The dangers of desktop fire safety training
In a bid to remove the interruption that can be associated with physical evacuation drills, a number of organisations are resorting to desktop fire safety training that does not properly replicate a fire situation.
This is particularly prevalent in environments where there is perceived to be limited downtime, such as hospitals or hotels, or in industries that want to minimise disruption, such as schools or aged care facilities.
Taking shortcuts on physical fire safety training is unacceptable. Any number of things can go wrong in a fire and steps should be taken to eliminate the unknowns. Physical practice runs provide an invaluable opportunity to identify and mitigate any unexpected barriers to evacuation.
For example, an evacuation drill may reveal that employees are blocking exits by storing materials within the building or along external evacuation routes, or that doors are too narrow for wheelchairs or beds to pass, posing an evacuation challenge for mobility impaired occupants. Trip hazards caused by overgrown gardens are also generally noticed when building occupants travel the evacuation route during a drill.
One of the objectives of a comprehensive fire safety training program is to familiarise wardens with the number and type of on-the-spot decisions they have to make in the event of an emergency. Physical drills improve a warden’s confidence in successfully navigating evacuation procedures, helping to reduce the number of new situations they may face during a fire incident. This can help to prevent chaos, contributing to a safer and more efficient evacuation.
While it is possible to deliver a portion of evacuation training to fire wardens at their desk, Wormald considers physical training vital for creating safer workplaces by simulating a realistic and comprehensive evacuation scenario.
There are a number of steps that facility managers can take to help improve the success of an emergency evacuation.
A clear evacuation plan should be prominently displayed in key areas. Conduct a walk through when planning or updating routes to physically assess exit pathways.
Consulting staff and occupants during the planning process can help to ensure any additional needs for those with physical, hearing or vision impairments are accounted for. This is particularly important for facility managers in healthcare environments.
Seek to ensure every employee is aware of evacuation procedures, the latest regulations, and how to use fire protection equipment, so they can confidently manage an emergency situation. In the event of a fire, all staff should be able to respond quickly, confidently and correctly, especially in environments where occupants may rely on staff for their safe evacuation, such as hospitals, aged care and childcare facilities, or schools.
Physical training is a vital component of evacuation preparedness programs, as it helps improve the confidence and awareness of staff members, making them more efficient and responsive in an actual emergency situation.
Following an evacuation drill, debrief with staff and take feedback seriously. It’s important to affirm the parts of the evacuation that went well, and to develop learnings or new plans if parts of the evacuation were unsuccessful.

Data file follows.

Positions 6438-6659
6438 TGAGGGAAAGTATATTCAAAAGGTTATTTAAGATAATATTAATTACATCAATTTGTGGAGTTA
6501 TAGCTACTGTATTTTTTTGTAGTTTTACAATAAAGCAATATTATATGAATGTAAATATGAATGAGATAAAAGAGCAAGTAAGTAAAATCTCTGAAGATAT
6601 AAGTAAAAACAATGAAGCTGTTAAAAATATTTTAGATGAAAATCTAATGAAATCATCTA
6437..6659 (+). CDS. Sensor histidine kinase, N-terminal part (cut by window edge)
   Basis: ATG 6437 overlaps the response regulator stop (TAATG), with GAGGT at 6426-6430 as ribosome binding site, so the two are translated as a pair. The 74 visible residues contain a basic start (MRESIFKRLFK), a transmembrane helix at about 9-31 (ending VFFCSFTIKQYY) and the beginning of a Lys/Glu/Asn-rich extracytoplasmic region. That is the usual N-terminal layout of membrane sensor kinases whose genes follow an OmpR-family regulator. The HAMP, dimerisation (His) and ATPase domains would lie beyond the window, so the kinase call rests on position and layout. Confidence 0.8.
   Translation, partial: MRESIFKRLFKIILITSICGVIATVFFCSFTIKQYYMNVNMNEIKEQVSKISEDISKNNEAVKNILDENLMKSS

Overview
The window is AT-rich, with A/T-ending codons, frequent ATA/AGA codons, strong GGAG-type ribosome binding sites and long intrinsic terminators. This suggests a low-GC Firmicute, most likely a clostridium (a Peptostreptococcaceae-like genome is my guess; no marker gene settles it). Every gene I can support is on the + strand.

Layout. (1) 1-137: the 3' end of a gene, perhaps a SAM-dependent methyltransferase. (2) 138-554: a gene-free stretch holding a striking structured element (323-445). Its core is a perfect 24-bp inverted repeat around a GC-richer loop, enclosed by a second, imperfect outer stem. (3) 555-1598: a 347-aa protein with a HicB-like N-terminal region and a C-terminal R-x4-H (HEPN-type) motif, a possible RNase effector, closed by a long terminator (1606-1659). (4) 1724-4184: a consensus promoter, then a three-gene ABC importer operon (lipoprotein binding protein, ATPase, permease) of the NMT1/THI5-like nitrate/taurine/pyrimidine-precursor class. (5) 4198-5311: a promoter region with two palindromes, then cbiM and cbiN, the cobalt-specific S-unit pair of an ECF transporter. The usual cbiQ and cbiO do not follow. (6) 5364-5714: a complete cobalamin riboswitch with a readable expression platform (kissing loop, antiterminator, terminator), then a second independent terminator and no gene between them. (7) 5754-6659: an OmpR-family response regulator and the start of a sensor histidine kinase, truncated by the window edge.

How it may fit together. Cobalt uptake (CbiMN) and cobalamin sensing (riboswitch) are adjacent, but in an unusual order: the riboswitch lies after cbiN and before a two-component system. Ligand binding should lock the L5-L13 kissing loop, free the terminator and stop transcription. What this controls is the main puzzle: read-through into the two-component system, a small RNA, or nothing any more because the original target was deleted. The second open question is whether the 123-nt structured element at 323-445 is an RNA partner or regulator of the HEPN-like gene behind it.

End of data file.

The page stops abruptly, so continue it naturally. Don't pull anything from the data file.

“Taking shortcuts on physical fire safety training is unacceptable. Any number of things can go wrong in a fire and steps should be taken to eliminate the unknowns.
Importantly, evacuation routes should be checked regularly to ensure they remain clear of obstacles.
Buildings operate in a constant state of flux; moving furniture or leaving excess stock or boxes around the office may inadvertently block exit routes, putting building occupants at higher risk in the event of a fire. It is imperative that facility managers regularly review evacuation routes and ensure these are kept clear. If necessary, place signage around the facility to remind people not to block exits and thoroughfares.
Consider working with fire safety professionals to ensure your evacuation plans are comprehensive and effective. Professionals can help to identify potential issues and offer ways to correct them.
Generally under Work, Health and Safety (WHS) legislation, officers must ensure that the business meets its WHS obligations and can be held personally liable for failing to do so.
It’s vital to take the necessary steps to protect people’s safety. That includes conducting physical fire safety training to ensure everyone is adequately prepared for an emergency.
Working with a fire safety professional can make it easier to effectively manage evacuation procedures and training. Engaging a professional can be an efficient and cost-effective option for ensuring evacuation plans are comprehensive and effective. By drawing on extensive experience, a professional can help to identify potential issues that may be easily missed, and offer ways to correct them.
Wormald provides a suite of fire safety training solutions and courses, and can tailor a program to meet your safety and compliance requirements.
The author, Tony Jones, is regional operations manager with Wormald and is responsible for the day-to-day operations of Wormald’s engineering, defence, training and rescue businesses.
This article also appears in the June/July edition of Facility Management.